In 1892 the Liberal Party came into power. During their three years’ tenure of office a Home Rule Bill was introduced and passed through the House of Commons, but little or nothing was attempted by the Government for the economic regeneration of the country.
The Unionist Party came back with a large majority in 1896, and the attention of the new Irish Government, in which the post of Lord Lieutenant was held by Lord Cadogan and that of Chief Secretary by the present writer, was from the first directed to the condition of the Irish farmer. The session of 1896 was largely devoted to the passing of a Bill for amending the Land Acts, and for further facilitating the conversion of occupying tenants into owners of their holdings. Time, however, was also found for a new Light Railways Act, under the provision of which railway communication has been opened up at the expense of the State in the poorest parts of North-West Ireland.
It was in the following year that the first attempt was made to establish an Irish Department of Agriculture. The Bill was not carried beyond a first reading, because it was ultimately decided that a Local Government Act should have precedence of it. But the project was only put aside for a time, and it was always looked upon by me as an integral part of our legislative programme. In framing the Bill of 1897, and also the later Bill of 1899, which passed into law, we received the greatest assistance from the labours of a body known as the Recess Committee, concerning which a few words must now be said.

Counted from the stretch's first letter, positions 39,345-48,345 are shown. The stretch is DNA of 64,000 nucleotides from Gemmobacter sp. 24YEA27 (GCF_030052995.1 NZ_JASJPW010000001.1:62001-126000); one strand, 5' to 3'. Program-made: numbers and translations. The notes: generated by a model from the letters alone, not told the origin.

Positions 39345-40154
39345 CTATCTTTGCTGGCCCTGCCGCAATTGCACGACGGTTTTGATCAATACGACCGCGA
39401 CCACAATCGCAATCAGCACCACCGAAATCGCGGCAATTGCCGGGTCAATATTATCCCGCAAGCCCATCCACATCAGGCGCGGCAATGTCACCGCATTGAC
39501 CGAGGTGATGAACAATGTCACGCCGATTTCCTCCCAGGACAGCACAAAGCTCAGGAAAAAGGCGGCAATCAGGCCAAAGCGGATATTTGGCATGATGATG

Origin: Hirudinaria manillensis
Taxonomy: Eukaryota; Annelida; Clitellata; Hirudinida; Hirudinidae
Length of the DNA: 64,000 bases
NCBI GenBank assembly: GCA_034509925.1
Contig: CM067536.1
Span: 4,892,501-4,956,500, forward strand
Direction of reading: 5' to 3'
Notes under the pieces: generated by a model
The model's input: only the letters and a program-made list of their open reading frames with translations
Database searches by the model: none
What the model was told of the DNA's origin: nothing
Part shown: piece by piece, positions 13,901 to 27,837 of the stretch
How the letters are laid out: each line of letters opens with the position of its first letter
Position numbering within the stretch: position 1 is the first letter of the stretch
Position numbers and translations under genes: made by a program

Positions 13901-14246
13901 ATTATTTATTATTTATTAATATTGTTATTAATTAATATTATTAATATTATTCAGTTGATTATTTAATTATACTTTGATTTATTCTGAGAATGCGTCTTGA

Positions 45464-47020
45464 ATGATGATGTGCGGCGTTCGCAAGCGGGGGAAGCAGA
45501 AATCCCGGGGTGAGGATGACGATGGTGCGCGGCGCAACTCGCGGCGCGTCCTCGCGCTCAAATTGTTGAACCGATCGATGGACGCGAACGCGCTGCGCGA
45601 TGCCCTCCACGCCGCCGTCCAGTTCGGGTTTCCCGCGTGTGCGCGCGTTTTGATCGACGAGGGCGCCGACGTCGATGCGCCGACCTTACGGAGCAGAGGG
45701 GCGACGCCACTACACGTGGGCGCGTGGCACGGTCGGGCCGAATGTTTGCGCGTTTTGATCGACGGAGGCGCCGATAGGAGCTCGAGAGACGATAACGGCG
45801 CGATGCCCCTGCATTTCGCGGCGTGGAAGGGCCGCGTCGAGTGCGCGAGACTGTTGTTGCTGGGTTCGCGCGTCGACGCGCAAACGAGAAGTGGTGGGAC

To be the founder of agricultural co-operation in Ireland was Sir Horace Plunkett’s first great achievement; the bringing together of the Recess Committee was his second. He conceived the idea of inviting a number of the most prominent men in Ireland, irrespective of religious or political differences, to join in an inquiry into the means by which the Government could best promote the development of the agricultural and industrial resources of Ireland. This idea he propounded in an open letter published in August, 1895. The proposal was a bold one—how bold no one unacquainted with Ireland will easily realise. Amongst Nationalist politicians the majority fought shy of it. Mr. Justin McCarthy, the leader of the party, could only see in Sir Horace’s letter “the expression of a belief that if your policy could be successfully carried out, the Irish people would cease to desire Home Rule.” “I do not feel,” he added, “that I could possibly take part in any organisation which had for its object the seeking of a substitute for that which I believe to be Ireland’s greatest need—Home Rule.” Fortunately, then as now, the Irish party was divided into two camps, and Mr. Redmond, at the head of a small minority of “Independents,” was at liberty to take a different line. “I am unwilling,” he wrote, “to take the responsibility of declining to aid in any effort to promote useful legislation in Ireland.”